December isn’t the coldest month of the year for South Florida, but it is a good time to begin preparing your plants. You typically won’t have to contend with extreme cold or snow – unless there’s a freak storm – but there are precautions you need to observe with some of your landscape plants.
A good layer of mulch is beneficial at any time of the year. It aids in preserving moisture and provides protection for hardier plants.
For those that are highly sensitive to temperature changes, be prepared to make room for them in your house. Depending on the plant, a garage may also provide sufficient protection. This is easy to do if they’re in containers. If bringing them in to a warmer environment isn’t feasible, temporarily cover them with a tarp if you experience a cold snap. Be sure to weigh it down at the bottom in case there’s a stiff breeze and uncover the plant the next day or when the temperature warms enough.
Pruning during the “cold” time of the year when trees and shrubs are dormant is the best practice. For flowering trees and bushes that don’t bloom in the spring, January is the best time for pruning. It’s also a good time to prune deciduous fruit trees such as Asian pears, peach and plum.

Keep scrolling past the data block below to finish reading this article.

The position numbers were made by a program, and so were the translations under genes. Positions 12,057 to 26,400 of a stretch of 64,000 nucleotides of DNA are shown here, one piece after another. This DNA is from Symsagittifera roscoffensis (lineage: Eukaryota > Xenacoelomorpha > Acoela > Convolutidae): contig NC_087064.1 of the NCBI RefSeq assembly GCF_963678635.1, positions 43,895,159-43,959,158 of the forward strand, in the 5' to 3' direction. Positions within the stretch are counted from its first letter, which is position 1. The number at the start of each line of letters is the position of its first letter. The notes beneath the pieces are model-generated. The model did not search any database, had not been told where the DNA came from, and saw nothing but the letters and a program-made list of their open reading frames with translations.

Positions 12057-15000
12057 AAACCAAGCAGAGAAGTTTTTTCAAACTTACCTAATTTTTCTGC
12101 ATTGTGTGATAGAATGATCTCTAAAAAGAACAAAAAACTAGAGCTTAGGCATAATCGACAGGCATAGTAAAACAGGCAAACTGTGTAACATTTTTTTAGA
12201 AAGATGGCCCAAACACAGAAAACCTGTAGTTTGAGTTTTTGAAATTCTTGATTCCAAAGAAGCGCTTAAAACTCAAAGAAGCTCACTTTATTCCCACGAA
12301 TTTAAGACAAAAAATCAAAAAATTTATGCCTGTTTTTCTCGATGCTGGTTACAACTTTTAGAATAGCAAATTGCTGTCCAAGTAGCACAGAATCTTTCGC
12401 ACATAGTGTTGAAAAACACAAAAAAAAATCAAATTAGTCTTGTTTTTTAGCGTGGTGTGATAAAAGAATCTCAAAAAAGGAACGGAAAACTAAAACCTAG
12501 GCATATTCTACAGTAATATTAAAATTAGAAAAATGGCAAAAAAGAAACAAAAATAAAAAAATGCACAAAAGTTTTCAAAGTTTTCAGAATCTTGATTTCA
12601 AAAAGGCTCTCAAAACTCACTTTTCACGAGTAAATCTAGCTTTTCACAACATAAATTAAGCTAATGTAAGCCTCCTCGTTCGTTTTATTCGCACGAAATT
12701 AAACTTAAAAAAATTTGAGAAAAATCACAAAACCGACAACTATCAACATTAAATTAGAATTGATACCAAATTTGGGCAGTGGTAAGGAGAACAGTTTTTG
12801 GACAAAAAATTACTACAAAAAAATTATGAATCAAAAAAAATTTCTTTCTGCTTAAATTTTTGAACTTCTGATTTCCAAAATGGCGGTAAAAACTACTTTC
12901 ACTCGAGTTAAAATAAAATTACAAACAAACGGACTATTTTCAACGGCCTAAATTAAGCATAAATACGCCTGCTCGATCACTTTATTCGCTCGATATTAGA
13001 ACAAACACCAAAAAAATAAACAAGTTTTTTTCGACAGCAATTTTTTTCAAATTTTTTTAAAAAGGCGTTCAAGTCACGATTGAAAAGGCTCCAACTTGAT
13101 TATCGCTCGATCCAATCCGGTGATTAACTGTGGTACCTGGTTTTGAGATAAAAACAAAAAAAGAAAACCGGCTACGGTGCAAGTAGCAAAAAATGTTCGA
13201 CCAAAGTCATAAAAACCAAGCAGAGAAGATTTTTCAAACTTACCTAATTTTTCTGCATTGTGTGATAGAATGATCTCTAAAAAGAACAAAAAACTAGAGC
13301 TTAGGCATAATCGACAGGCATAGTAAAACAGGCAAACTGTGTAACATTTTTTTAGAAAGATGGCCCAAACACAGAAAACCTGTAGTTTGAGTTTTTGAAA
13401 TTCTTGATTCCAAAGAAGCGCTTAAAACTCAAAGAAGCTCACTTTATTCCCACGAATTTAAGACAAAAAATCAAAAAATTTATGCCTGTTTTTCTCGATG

If you’ve managed to successfully cultivate roses, the early months of the year is best for trimming and pruning. After trimming, a light application of fertilizer is a good idea and be sure to mulch. The mulch will help keep fertilizer in place and retain moisture.
You can plant cold tolerant annuals such as pansy, petunia, snapdragons, and dianthus during this time. If you decide to enter plants that have bulbs, be sure to add a layer of mulch. Be aware that bulbous plants will require routine watering to help them get established.
You can still enjoy fresh veggies during the winter. Many cold hardy vegetables can be grown such as carrots, cabbage and cauliflower, along with some potato varieties. Be prepared to cover them if there’s a cold snap.
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